Extra-curricular activities: more than just glorified babysitting

Extra-curricular activities: more than just glorified babysitting

 

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What is the purpose of extra-curricular activity?  

To different people it can mean different things: sometimes it’s an essential component of a carefully planned childcare regime, which is necessary so that you can fulfil other commitments. Sometimes it’s another thing squeezed into an already stressful week, which you feel obliged to do because that’s what everyone else is doing. A lot of the time it’s an activity that your child likes taking part in, so you fit it into the week for their enjoyment. 

Everyone has their own reasons for signing children up to extra-curricular clubs, but let’s take a closer look at the benefits for children of taking part in organised and structured activities after school, at weekends and during holidays.  

  • Socialising with children outside of their class or immediate friendship group can build confidence and communication skills. Children gain a sense of belonging from being part of a group or team, particularly when those children share their interests.  

 

  • The hours children spend at school are already packed full and with all the will in the world, teachers don’t have enough time to explore everything in as much depth as your child might like. Extra-curricular groups give children the chance to enjoy a hobby such as dancing, building robots or playing tennis and learn those skills in depth, often from specialist teachers.  

 

  • By finding an activity that your child really enjoys or excels at, you will be boosting their self-confidence.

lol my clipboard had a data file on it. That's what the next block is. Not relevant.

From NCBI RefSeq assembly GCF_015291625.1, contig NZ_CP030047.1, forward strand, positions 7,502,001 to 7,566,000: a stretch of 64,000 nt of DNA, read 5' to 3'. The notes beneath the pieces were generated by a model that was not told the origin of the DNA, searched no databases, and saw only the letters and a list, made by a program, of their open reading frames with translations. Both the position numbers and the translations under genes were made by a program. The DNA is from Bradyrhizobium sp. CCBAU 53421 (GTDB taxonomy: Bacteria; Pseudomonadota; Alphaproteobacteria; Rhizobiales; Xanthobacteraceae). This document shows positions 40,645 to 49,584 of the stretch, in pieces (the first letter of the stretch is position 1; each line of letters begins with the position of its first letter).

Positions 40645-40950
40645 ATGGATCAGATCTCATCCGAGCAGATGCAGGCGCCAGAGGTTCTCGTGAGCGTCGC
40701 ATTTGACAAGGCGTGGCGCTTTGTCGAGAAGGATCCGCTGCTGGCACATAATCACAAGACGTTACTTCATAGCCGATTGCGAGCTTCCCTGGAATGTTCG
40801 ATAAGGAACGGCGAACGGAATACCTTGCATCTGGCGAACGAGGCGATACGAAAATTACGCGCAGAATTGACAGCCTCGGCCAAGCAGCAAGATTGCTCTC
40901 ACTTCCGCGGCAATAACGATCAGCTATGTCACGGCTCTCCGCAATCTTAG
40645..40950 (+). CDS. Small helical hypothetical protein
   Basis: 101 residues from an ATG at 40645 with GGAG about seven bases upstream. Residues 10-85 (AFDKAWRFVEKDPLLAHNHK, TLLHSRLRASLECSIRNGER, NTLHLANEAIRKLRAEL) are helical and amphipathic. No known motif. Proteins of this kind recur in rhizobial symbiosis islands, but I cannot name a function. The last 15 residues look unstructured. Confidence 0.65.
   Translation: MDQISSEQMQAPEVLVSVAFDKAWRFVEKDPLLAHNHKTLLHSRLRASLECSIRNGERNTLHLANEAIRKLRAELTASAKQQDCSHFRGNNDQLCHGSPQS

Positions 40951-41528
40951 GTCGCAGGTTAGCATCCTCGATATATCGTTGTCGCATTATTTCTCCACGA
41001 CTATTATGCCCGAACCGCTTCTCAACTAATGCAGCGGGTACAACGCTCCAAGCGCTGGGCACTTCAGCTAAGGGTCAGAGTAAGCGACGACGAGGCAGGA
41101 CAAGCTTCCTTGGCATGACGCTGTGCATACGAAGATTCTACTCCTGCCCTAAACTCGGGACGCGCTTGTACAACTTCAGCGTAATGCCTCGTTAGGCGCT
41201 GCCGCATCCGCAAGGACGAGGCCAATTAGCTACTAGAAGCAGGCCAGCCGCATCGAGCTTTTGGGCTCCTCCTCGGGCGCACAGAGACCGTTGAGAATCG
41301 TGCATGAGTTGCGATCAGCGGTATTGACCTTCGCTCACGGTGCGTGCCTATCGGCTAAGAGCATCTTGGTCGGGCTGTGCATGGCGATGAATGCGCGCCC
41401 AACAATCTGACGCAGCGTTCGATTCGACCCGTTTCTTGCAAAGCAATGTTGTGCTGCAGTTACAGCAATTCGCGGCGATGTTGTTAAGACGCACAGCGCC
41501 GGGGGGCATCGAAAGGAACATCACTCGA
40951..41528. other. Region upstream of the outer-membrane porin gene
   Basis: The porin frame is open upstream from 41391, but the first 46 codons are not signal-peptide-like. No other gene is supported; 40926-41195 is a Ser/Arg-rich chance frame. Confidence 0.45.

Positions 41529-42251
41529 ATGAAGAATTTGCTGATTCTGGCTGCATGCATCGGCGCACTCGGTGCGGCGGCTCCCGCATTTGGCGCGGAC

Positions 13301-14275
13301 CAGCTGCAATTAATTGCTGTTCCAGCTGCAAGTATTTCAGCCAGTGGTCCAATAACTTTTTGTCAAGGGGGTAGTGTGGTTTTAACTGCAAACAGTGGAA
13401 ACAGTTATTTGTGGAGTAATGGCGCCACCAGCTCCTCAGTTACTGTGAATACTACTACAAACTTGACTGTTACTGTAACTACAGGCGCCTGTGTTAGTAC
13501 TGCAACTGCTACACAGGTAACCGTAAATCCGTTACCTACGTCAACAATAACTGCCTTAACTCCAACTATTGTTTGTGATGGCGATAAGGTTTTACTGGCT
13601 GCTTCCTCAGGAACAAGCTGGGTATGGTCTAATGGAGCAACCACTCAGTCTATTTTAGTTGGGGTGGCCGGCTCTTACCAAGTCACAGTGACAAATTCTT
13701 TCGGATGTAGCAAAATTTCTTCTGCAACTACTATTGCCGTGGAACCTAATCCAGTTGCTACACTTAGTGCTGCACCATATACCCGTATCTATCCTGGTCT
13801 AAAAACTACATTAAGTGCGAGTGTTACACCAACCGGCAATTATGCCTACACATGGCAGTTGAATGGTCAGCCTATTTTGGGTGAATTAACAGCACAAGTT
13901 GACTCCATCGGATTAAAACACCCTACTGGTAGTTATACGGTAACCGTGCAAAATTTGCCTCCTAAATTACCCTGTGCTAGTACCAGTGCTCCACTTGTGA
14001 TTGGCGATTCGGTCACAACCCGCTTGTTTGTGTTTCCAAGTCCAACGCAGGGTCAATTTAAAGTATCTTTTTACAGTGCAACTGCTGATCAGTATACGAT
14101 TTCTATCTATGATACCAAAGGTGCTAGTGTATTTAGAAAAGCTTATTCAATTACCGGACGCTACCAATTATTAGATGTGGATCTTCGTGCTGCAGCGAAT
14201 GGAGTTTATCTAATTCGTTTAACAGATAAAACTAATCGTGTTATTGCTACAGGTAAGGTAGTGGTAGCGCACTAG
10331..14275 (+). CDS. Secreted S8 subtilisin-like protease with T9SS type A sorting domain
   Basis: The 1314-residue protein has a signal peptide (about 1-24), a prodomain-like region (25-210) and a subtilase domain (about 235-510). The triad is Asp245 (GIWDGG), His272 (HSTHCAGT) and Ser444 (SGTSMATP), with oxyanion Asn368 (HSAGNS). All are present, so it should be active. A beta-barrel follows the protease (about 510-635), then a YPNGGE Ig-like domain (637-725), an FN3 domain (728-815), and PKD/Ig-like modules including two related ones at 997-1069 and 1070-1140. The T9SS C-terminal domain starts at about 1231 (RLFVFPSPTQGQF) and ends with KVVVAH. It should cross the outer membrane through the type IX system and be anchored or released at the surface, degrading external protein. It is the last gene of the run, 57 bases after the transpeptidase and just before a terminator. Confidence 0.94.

• Sports clubs are particularly good for teaching teamwork and co-operation. Learning to be a gracious winner is important, but learning to lose is arguably more important as it builds resilience which can be transferred to other aspects of life. 

 

  • The ability to swim, cook or speak Spanish doesn’t just come out of nowhere. Children need to learn a whole range of life skills, so why not start them young so that it’s easy and fun?  

 

  • Almost all extra-curricular activities will be keeping children busy away from screens, which is something many parents find is a challenge. 

 

  • Many extra-curricular activities involve physical movement, which is healthy for both mind and body, putting children on the path to being active and healthy adults. 

 

We read recently in a TES article that attendance at extra-curricular sports clubs has dropped dramatically since before the pandemic, and that even though clubs are back up and running now, many children are reluctant to return. There is a myriad of reasons for this, and every family is different, but what we can be sure of is that whether it’s Brownies or Cubs, painting, drama, hockey or ballet, extra-curricular activities are much more than just glorified babysitting.